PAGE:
Back in March of 2016, a deluge of rain and high winds knocked over a number of trees in Northern Colorado. I received a number of calls from concerned homeowners and looked at a number of vertically challenged trees. I could see that at least a few cases were salvageable with some patience, care and know-how. Some cases were irredeemable. Visible rot in the trunk or root system, for example, would disqualify the tree from being salvageable.
Fortunately I snapped some photos of the process of rescuing this apple tree so I could share with you how we went about fixing it. I think it took a couple hours all said and done. The tree, by the way, is currently in good health and all is going well. It should recover just fine. This first photo was actually taken after the tree started coming up; it was lying fully on the ground when I arrived.
Following is a description of how I guyed up the tree in this situation, and the thought process I went through. This does not mean you will be able to safely secure a tree by following this as if they were directions. These are not directions. Please do not attempt yourself. Consult a professional. If you are a professional please refer to ANSI standards not some blog on the internet.
Essentially, what we do is this: Install a picket, which will be our “anchor” to attach the guy line, opposite the direction the tree fell. The guy line is your rope or cable that will hold the tree up under tension. The picket should preferably be a steel pipe or angle Iron driven into the ground at a fifteen degree angle, leaning back away from the tree. I used a roughly 30″ pipe here and left about 7″ above the ground. It’s not an exact science here so just ask yourself “will this hold the tree up?” and if the answer isn’t “Absolutely!” you need to rethink the plan. You can actually have a second picket behind the first, and tie them together to double the holding resistance or more. US Army Technical Manual 5-725 describes this in detail, which is worth looking at if we’re attempting this on a large tree that would be a significant hazard if something were to fail.
Anyway, this picket should be set back far enough that your guy line is set at 20 degrees from the ground to where the guy line will be secured in the tree. This will put your guy line roughly at a right angle from the 15 degree picket. If, to get to 20 degrees, the picket needs to be set in the street or the neighbor’s yard, we can probably not rescue the tree. I would not attempt to anchor to a fence post, the house, or your project car, but you could anchor to another tree provided it is structurally sound and sufficiently large.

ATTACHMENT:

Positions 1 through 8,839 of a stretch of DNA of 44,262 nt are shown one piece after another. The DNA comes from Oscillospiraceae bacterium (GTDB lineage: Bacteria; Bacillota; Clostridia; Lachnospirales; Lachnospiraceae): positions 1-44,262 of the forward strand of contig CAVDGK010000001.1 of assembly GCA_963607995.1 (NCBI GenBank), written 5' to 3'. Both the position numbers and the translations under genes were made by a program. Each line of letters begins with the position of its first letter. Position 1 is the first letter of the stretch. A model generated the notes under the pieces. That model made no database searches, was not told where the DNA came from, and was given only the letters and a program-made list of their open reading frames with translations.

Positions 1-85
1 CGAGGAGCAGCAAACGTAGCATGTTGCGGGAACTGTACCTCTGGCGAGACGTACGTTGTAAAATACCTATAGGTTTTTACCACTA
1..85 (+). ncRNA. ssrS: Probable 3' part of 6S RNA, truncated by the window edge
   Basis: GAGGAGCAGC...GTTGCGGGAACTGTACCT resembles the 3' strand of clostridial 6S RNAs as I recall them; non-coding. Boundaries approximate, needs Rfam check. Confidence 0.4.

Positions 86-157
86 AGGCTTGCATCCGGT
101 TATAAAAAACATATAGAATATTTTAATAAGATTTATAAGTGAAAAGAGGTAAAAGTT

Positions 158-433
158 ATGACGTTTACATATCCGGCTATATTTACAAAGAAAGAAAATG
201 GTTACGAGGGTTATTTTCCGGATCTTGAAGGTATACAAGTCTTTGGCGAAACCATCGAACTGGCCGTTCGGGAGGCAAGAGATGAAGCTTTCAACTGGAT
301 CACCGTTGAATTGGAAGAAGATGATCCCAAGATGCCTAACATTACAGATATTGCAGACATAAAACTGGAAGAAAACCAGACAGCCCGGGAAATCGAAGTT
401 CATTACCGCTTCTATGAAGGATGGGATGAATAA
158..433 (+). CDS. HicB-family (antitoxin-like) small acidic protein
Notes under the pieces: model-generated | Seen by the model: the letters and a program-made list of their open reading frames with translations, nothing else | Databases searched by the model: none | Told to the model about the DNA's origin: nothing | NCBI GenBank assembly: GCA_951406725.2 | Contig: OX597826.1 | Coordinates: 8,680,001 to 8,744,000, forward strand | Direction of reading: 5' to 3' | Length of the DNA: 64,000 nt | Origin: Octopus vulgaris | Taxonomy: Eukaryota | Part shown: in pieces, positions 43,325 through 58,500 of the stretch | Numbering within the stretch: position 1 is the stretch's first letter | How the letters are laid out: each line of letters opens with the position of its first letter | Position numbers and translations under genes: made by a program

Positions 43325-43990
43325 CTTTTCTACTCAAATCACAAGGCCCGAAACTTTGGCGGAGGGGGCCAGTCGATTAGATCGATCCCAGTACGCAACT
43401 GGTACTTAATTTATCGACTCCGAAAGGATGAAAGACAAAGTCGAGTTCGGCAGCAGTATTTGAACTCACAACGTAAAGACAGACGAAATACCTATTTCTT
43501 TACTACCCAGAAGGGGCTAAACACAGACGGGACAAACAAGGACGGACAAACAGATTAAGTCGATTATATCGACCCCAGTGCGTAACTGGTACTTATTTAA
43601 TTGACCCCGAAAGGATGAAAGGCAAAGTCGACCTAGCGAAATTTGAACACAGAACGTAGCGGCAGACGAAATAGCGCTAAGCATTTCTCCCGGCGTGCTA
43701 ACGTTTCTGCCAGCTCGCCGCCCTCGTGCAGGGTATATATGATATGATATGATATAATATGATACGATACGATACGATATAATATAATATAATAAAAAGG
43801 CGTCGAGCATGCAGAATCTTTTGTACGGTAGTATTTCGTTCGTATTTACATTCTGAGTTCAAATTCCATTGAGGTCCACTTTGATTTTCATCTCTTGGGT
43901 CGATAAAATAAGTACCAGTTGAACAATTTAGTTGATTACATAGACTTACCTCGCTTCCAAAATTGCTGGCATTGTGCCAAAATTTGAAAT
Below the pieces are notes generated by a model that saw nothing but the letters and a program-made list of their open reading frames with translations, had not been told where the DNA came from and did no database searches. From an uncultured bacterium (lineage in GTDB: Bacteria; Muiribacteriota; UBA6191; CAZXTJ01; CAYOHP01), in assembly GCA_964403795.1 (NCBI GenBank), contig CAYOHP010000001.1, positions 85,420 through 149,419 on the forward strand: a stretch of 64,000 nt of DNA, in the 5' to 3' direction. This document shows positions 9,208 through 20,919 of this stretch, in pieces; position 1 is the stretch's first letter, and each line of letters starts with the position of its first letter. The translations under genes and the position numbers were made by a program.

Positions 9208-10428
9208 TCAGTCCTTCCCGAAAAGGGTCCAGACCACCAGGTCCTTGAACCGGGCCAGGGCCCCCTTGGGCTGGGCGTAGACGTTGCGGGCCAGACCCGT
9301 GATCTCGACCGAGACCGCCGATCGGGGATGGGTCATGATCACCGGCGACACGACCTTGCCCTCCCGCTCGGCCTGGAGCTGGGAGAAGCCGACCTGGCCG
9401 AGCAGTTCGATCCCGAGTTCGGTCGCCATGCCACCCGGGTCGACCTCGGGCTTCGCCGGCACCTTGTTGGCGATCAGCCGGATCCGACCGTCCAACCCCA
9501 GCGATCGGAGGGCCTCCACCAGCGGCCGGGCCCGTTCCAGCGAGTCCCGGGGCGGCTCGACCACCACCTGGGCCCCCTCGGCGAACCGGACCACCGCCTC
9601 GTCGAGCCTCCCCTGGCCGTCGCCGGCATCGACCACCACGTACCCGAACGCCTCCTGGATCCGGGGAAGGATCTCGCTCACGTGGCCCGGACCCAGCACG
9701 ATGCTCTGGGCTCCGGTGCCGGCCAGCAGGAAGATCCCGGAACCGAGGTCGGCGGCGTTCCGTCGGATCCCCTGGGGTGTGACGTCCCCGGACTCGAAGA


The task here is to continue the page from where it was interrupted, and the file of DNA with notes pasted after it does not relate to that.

Once the picket is set I tie in my guy line and push it down as far as it will go. I prefer to use Cobra tree cable as a guy line because it is adjustable, does not stretch and is non-abrasive on the tree. However, I use arborist rope while ratcheting the tree upright. I secure one end of a come-along just above my guy line on the picket. If I were to ratchet the tree up with arborist rope, and then try to set the guy line, I would not be able to get it on the bottom of the picket. The next step is to tie your arborist rope into the tree. It should normally be half to 2/3 the way up the tree, and again, making sure your line runs a roughly 20 degree angle from the ground. On this apple I tied in lower because the stems were thicker and I didn’t think it would be a problem. By using a large diameter arborist rope you reduce damage to the cambium of your tree, and will be assured nothing is going to break on you. The pink 1″ rope I’m using here can hold about 12,000lbs!
On a single stem tree, this is very straight-forward. On a tree that breaks into many branches what you need to do is figure out a good way to distribute the forces applied equally. If it has two main stems, I tie a line between the two stems and leave slack in it. I then tie my temporary guy line (the arborist rope) to the center of that first line. Use a knot that can slide freely, and as you apply tension the forces should become evenly divided between the two stems. See above image, where I tied two stems together, but one stem is tied in two places.
Once that’s all set up I can start ratcheting the tree upright. A 2,000lb come-along had no problem pulling this tree up. I watched the limbs and trunk to make sure they weren’t excessively flexing under the load, watched the ground to make sure the root ball was going back down where it should, and checked that the tree was not starting to fall to one side or the other. If this last scenario happens, additional guy lines can be installed, and on large, potentially hazardous trees guy lines should be installed in four directions.
Once the tree was perfectly upright, I brought it over another 5 degrees or so too far in the direction of the picket. This would make it a little easier to get my permanent guy line installed and snugged up, and then when I release the ratchet everything tightens up and the tree settles out perfectly vertical. As I said above, I used the Cobra system as my permanent guy line. I again used the principal of distributing forces by installing a cable between the two trunks to spread the load. The last thing you want to do is tear the tree in half!